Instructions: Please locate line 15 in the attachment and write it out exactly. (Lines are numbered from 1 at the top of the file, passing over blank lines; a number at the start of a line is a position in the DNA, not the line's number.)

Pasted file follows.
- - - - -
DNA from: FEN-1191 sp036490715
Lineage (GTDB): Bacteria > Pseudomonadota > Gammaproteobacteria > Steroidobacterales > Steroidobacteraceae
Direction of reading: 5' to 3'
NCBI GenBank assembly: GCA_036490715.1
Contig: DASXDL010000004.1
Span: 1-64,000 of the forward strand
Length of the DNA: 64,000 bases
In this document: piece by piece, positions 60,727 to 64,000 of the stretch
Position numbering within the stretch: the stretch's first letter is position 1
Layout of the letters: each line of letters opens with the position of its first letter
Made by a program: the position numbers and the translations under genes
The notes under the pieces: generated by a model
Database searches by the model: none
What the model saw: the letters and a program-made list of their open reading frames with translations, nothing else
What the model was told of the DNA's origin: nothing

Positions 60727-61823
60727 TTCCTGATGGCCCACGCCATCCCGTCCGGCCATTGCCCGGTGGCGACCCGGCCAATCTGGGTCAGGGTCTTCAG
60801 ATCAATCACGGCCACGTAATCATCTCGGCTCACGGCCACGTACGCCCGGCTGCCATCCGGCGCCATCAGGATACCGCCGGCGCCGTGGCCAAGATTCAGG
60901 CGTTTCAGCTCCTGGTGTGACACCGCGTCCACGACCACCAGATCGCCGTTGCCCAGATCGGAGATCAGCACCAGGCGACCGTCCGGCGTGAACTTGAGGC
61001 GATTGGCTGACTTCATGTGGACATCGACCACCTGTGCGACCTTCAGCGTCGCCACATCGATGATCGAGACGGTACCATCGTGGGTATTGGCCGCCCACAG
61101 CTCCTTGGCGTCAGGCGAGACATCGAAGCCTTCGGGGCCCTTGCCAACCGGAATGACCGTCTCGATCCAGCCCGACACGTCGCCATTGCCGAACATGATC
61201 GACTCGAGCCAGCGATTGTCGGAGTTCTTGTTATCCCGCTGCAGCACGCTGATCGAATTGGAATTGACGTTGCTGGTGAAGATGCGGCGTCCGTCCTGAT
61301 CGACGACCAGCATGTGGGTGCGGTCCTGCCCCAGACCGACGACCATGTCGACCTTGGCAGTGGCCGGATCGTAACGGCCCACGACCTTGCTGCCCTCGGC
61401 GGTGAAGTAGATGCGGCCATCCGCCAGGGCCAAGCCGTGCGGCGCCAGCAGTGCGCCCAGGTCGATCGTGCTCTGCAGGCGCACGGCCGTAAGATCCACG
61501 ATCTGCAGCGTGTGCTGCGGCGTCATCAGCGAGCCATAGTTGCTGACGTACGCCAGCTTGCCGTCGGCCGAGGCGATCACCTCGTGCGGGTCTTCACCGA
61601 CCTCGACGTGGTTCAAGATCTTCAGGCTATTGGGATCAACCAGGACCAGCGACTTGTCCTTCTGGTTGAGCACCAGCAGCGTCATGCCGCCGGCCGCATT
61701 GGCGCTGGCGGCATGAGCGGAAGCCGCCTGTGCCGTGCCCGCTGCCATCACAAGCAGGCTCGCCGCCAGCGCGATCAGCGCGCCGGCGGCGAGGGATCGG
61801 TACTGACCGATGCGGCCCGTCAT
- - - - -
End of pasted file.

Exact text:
What the model was told of the DNA's origin: nothing